Oregon funds women’s healthcare amid possibility of Roe v. Wade being overturned


Jess Hume-Pantuso, Photographer

A crowd of people, including community member Julia Lont (front), line up at the Benton County Courthouse in Corvallis, Ore. as part of a reproductive rights protest on May 5. The protest was a response to a draft opinion from the Supreme Court of the United States being leaked suggesting the landmark abortion rights case, Roe v. Wade, could be overturned.

Stella Harkness and Sam Misa

After a leaked draft from the Supreme Court suggesting Roe v. Wade may be overturned, Oregon legislature has established laws that will fund $50 million dollars for women’s healthcare.

This funding comes from the Reproducive Health Equity Act, which is a law that expands coverage for some Oregonians to access free reproductive health services. It also improves access to abortion in ways such as requiring private healthcare in Oregon to cover abortions with no out-of-pocket costs and covering abortion services for individuals who otherwise could not receive medical assistance due to their immigration status. 

The Reproductive Health Equity Act also covers other services not directly related to abortions, including voluntary sterlization, FDA approved contraception, screenings for pregnancy, STIs and cancer, as well as counseling on tobacco use. 

In Corvallis, Ore., community members have responded with protest to the possible overturning of Roe v. Wade, outlining the consequences of this for people impacted by the result of Jackson Women’s Health Organization v. Dobbs—the case that the leaked draft suggesting Roe v. Wade may be overturned came from. A protest took place on May 3 at the Benton County courthouse and a walkout protest took place on May 5 on the Oregon State University campus.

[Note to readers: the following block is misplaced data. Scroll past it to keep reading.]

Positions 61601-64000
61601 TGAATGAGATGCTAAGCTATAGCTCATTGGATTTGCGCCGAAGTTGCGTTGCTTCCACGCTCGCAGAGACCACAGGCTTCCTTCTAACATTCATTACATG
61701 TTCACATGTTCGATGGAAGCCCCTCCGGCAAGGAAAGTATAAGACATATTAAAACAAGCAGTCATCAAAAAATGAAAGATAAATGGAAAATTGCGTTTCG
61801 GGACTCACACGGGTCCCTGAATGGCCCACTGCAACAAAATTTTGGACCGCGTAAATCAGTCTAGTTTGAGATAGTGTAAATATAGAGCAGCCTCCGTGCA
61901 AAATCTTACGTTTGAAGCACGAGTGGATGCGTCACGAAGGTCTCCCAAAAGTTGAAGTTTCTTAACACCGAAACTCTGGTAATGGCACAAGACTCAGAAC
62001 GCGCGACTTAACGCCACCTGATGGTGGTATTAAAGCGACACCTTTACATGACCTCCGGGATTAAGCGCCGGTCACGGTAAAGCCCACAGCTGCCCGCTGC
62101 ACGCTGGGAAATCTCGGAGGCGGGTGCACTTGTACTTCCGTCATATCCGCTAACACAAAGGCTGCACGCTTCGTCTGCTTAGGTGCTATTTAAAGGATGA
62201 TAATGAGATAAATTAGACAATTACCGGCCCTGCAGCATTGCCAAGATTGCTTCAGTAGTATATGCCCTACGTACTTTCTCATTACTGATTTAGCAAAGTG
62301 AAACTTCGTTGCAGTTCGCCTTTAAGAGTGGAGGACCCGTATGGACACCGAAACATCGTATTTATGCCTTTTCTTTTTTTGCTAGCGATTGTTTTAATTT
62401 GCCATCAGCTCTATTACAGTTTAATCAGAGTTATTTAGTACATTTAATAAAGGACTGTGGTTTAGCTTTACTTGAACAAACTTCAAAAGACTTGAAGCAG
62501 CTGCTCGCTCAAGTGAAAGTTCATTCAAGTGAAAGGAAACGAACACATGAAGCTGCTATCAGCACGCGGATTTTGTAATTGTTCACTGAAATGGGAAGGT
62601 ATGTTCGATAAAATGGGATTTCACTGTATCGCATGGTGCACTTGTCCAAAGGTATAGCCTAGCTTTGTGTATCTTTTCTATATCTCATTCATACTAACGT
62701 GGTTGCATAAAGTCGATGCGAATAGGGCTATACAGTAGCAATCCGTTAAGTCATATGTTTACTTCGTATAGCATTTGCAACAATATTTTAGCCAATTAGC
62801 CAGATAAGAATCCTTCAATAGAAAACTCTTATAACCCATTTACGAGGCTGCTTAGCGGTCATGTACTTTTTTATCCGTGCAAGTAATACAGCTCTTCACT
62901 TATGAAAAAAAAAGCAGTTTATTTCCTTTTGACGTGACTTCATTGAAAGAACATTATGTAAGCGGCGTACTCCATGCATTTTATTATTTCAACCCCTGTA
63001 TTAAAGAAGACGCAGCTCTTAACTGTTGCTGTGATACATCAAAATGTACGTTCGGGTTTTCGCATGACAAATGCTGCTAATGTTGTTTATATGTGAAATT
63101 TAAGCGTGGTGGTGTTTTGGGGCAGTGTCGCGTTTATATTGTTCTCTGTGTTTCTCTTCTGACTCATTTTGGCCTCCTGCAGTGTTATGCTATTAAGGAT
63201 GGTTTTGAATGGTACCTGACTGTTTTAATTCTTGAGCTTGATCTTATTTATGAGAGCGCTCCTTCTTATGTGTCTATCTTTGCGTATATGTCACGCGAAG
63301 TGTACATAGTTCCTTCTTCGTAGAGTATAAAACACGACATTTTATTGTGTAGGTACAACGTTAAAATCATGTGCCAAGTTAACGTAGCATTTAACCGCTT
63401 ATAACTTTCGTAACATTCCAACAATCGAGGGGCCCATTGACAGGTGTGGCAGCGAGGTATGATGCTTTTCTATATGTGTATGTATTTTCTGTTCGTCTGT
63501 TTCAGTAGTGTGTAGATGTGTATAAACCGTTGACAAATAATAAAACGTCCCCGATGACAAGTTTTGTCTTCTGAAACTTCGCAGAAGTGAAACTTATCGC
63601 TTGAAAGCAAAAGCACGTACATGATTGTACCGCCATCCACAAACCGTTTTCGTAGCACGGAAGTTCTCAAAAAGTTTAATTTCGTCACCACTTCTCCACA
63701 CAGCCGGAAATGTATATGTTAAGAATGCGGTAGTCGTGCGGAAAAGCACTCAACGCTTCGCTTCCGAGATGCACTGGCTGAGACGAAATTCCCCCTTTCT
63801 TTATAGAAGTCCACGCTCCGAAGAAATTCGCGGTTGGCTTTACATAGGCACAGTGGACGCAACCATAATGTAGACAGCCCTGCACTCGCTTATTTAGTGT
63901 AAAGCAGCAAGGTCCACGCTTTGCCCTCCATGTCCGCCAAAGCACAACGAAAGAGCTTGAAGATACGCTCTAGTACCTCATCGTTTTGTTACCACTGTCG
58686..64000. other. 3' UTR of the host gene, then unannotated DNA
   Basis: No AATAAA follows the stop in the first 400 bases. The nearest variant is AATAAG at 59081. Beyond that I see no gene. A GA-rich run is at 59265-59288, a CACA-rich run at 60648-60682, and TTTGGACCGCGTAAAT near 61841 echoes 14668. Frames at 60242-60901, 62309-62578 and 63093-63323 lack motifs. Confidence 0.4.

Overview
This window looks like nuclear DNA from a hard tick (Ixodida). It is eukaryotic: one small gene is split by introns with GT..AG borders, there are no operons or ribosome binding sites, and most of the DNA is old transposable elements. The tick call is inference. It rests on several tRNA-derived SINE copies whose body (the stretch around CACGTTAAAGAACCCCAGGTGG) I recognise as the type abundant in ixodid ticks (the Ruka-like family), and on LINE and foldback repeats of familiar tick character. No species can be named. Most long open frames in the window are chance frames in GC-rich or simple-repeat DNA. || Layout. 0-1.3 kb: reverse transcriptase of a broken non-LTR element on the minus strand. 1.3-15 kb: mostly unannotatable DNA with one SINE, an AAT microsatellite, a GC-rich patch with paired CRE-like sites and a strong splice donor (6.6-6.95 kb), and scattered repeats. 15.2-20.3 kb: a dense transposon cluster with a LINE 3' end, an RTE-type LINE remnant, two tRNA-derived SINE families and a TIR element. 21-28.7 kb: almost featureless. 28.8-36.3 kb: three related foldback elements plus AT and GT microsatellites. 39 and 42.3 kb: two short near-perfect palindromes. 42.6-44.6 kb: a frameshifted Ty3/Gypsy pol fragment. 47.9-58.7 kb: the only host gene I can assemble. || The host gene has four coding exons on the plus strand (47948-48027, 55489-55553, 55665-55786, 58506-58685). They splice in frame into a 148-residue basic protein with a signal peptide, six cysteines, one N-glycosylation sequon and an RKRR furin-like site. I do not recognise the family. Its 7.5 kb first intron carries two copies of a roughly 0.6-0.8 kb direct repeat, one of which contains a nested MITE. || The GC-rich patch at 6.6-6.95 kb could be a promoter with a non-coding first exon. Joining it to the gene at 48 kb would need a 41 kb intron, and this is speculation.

“It’s a shock because this was a Supreme Court decision that Roe v. Wade has been challenged over and over again, and has been repeatedly affirmed by the court, and so it is as close to settled precedent as you can get,” said Kelsy Kretschmer, an associate professor of public policy at OSU who holds a doctorate in sociology and is an expert on women’s rights and the women’s movements. 

Abortion, according to Kretschmer, has become a critical part of the feminist movement in recent decades. In the 1990s, Kretschmer said there was an increase in violence directed at abortion clinics, which she said many liberal and feminist women felt was a direct attack on women who were justtrying to get health care access and control their own destinies. 

“In lots of states, abortion is legal if you can pay for it, and that becomes a huge barrier to lots of poor women,” Kretschmer said. “In Oregon, it is written into the law that Medicaid pays for the abortions of women who need Medicaid.”

Millicent Durand, former Daily Barometer contributor and community member who protested in front of the Benton County Courthouse on May 3, called for federal government representatives to do more. They also fear what would happen if this precedent is set.

“Another reason why I’m out here: If women’s rights go first, LGBT rights are next,” Durand said. “The leaked opinion said that they were going to possibly open up the door to overturn Obergefell v. Hodgens.”

Obergefell v. Hodgens was the landmark 2015 case that said the 14th Amendment requires states to license and recognize same-sex marriage. Durand said this court opinion makes them angry, as a common solution that the Democratic party offers is to vote in the elections, and, according to Durand, people voted to prevent this from happening in the first place. 

“So what are they going to tell us?” Durand said. “Vote harder? Because we’re in Oregon, we can’t vote harder than we already do.”

Multiple sources in support of overturning Roe v. Wade were contacted but declined to comment.

Corvallis Representative and Oregon House Speaker, Rep. Dan Rayfield, said if Roe v. Wade were to be overturned, the right to abortion is codified in Oregon. 

“We have qualified the right to abortion in Oregon and that alone is not enough, and Oregon will be continuing to work to make sure that everyone has access to reproductive health care,” Rayfield said. 

According to Rayfield, Oregon should think proactively about improving abortion access.

“[Abortion] service deserts, things like that,” Rayfield said, referring to areas in the state that have limited access to abortion services. “Just because something is codified in law doesn’t always guarantee you’re going to have access, especially when you have urban parts of Oregon and rural parts of Oregon…We’re going to have to be creative on how we make sure that people do have access to this care in a proactive way.”

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